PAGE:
jiite jaagte ab tak to hai;N lekin jaise murdah hai;N
ya((nii be-dam sust bahut hai;N ;hasrat se be-;xvaabii kii

1) we are living-and-moving till now, but we are like a corpse
2) that is, we are weak/exhausted/'breath-less', very languid/sluggish, from the sorrow/longing of sleeplessness



;hasrat : 'Grief, regret, intense grief or sorrow; —longing, desire'. (Platts p.477)

S. R. Faruqi:

About being awake at night, Mir has composed a very excellent ghazal. One verse of it is, from the fourth divan [{1361,4}],

raat ko jis me;N chain se sove;N so to us kii judaa))ii me;N
sham((a nama:t jalte rahte hai;N aur hame;N khaatii hai raat

[at night, in which people would sleep peacefully-- in separation from her
like a candle we keep burning, and the night consumes us]

But I didn't take even one verse from this ghazal into the intikhab. In the discussion of


there's a verse of Nasir Kazmi's about sleeplessness; it too is fine. Nevertheless, in the present verse the images Mir has used to show the effect of wakefulness at night, and the theme he has brought out-- it will be hard to find a 'reply' to them.

First of all let's consider the ;hasrat of sleeplessness. Apparently the meaning seems clear. A 'longing, desire' of sleeplessness. But ;hasrat is also used with the meaning of 'despair' or 'sorrow'. And here this meaning is intended-- that because of continuous nights of waking, the speaker's heart has filled with sorrow and despair, and now he has already despaired of living.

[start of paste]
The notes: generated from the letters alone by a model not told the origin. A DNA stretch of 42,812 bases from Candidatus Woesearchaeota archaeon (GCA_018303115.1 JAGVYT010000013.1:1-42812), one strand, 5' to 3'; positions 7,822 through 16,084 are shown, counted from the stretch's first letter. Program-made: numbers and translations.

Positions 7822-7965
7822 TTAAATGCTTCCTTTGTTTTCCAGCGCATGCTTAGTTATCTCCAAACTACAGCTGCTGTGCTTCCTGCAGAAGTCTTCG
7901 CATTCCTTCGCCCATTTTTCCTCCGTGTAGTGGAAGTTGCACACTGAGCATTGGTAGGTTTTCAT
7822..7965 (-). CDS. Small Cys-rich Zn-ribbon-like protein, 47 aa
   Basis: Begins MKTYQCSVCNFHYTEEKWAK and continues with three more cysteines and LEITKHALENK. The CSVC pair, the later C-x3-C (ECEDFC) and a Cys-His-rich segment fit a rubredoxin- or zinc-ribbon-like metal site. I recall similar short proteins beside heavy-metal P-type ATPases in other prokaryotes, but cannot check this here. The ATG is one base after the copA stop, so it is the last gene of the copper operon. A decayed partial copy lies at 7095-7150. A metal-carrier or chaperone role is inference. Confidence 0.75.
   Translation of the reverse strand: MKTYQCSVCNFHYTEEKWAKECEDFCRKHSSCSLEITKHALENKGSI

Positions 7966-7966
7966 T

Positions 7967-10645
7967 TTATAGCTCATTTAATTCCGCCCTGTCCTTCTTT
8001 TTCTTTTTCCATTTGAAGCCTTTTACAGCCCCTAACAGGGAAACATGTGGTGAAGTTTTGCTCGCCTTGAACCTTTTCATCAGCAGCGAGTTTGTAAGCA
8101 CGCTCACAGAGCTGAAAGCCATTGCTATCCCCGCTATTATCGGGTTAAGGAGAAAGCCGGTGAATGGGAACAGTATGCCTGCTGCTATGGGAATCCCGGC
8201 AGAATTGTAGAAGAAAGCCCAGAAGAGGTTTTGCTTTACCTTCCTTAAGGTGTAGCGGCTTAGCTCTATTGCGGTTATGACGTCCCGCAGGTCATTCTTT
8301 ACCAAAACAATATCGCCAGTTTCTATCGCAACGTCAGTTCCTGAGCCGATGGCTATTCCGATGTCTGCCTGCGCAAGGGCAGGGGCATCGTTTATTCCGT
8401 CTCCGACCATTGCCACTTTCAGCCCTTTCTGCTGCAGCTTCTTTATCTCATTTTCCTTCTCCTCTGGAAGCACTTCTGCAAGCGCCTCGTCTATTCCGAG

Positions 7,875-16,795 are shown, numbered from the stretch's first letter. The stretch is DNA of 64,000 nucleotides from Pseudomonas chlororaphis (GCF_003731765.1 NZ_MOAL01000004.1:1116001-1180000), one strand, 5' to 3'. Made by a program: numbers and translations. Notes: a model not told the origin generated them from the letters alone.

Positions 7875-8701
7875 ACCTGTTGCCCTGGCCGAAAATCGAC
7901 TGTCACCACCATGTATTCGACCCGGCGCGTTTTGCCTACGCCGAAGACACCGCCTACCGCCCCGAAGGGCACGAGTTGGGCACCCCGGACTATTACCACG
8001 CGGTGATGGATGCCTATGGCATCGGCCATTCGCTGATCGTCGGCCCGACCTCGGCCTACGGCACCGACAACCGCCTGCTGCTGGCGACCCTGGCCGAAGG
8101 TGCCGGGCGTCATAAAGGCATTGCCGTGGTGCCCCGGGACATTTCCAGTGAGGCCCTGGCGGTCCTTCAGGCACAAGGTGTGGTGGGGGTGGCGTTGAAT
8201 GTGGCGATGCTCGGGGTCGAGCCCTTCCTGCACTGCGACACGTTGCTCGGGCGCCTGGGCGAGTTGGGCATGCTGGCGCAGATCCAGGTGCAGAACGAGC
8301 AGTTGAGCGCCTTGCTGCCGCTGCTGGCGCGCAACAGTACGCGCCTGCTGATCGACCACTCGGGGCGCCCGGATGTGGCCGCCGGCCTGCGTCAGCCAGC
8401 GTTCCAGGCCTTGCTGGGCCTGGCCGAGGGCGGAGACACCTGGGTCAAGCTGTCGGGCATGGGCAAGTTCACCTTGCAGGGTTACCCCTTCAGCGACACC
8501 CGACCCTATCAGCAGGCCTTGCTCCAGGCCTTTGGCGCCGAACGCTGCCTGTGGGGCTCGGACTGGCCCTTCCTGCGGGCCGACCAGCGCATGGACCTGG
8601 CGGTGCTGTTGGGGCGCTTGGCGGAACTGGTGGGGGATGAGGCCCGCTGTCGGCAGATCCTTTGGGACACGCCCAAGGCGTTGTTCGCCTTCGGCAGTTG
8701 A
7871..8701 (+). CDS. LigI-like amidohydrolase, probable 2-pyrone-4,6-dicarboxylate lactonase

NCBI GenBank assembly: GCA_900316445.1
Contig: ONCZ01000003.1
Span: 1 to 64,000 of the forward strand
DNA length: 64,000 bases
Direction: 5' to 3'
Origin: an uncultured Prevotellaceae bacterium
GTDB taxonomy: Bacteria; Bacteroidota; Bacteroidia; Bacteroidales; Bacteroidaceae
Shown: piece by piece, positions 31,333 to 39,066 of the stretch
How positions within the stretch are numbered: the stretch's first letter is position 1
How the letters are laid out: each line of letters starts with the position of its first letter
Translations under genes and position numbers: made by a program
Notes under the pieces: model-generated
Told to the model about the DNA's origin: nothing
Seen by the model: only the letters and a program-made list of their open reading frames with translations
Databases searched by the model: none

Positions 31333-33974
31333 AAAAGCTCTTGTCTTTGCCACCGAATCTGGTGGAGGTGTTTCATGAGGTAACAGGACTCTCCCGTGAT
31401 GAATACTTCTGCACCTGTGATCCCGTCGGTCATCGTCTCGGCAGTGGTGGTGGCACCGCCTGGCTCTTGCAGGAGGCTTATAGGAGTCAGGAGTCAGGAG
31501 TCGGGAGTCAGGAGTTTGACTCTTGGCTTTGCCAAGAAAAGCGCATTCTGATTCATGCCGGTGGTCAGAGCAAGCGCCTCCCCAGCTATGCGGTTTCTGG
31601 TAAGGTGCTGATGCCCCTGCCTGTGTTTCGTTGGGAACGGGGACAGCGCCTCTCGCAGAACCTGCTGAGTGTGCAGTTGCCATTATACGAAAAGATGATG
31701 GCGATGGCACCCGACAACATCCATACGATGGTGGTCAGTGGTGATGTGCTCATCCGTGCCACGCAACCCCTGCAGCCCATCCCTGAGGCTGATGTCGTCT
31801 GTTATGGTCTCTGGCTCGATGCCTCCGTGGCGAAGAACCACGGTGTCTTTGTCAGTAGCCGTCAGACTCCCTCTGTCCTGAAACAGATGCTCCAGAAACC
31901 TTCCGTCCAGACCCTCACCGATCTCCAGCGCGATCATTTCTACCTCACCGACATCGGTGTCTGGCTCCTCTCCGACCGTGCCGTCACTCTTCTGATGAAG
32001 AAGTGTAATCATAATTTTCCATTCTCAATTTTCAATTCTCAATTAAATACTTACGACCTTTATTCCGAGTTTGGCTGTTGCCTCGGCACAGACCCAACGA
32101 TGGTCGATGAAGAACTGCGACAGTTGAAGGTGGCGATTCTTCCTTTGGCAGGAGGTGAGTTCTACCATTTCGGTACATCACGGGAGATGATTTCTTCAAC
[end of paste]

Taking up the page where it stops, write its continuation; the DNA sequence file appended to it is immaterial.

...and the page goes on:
Then look-- in the first line he has called himself jiitaa jaagtaa , which is ordinarily used for something full of life, moving, responsive. Here, jiitaa (because of the death-like sleeplessness) and jaagtaa (in the context of continuous sleeplessness) have become the bearers of an uncommon power and ironic tension.

In the second line, be-dam means 'weak, very excessively tired'. But because of its affinity with jaise murdah hai;N in the first line, it also alludes to 'lifeless'. The word sust too has two meanings. A person who is asleep, or falling asleep, feels sust and weak/scattered. But from much sleeplessness too, the limbs and body-parts become sust . It's clear that here the second meaning is intended.

The word ;hasrat itself contains a sense of helplessness and unreality/insubstantiality. The whole verse is pervaded by a mood of disorderedness, of insubstantiality, of the yawn after yawn, of sleeplessness; of weakness in the limbs; of the imbalance of bodily forces from lack of sleep.

Baudelaire's 'spleen' poem comes to mind. The same intensity, the same gathering of images, the same human helplessness and the coercion of his own temperament. During Baudelaire's last sickness, he couldn't sleep. Eyewitnesses reported that he lay in bed for two or three days at a stretch, quiet and motionless, as though asleep. But his eyes remained open. Some people said that during the last two days of his life, he perhaps also slept in this way, with his eyes open.

Now please read Mir's verse again. In those last days, if Baudelaire had been able to speak, then perhaps he would have spoken in Mir's very language.



I have nothing special to add.